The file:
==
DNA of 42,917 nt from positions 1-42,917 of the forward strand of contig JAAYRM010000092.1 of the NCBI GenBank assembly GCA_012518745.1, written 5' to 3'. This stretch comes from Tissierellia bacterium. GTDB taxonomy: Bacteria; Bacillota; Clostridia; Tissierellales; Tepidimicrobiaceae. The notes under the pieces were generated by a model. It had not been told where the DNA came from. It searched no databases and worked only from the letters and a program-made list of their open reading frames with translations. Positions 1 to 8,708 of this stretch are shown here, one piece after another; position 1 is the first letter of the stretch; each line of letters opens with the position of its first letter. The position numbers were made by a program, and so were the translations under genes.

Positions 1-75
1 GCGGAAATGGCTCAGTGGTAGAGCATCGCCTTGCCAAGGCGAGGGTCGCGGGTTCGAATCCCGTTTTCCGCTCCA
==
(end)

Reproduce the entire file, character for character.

DNA of 42,917 nt from positions 1-42,917 of the forward strand of contig JAAYRM010000092.1 of the NCBI GenBank assembly GCA_012518745.1, written 5' to 3'. This stretch comes from Tissierellia bacterium. GTDB taxonomy: Bacteria; Bacillota; Clostridia; Tissierellales; Tepidimicrobiaceae. The notes under the pieces were generated by a model. It had not been told where the DNA came from. It searched no databases and worked only from the letters and a program-made list of their open reading frames with translations. Positions 1 to 8,708 of this stretch are shown here, one piece after another; position 1 is the first letter of the stretch; each line of letters opens with the position of its first letter. The position numbers were made by a program, and so were the translations under genes.

Positions 1-75
1 GCGGAAATGGCTCAGTGGTAGAGCATCGCCTTGCCAAGGCGAGGGTCGCGGGTTCGAATCCCGTTTTCCGCTCCA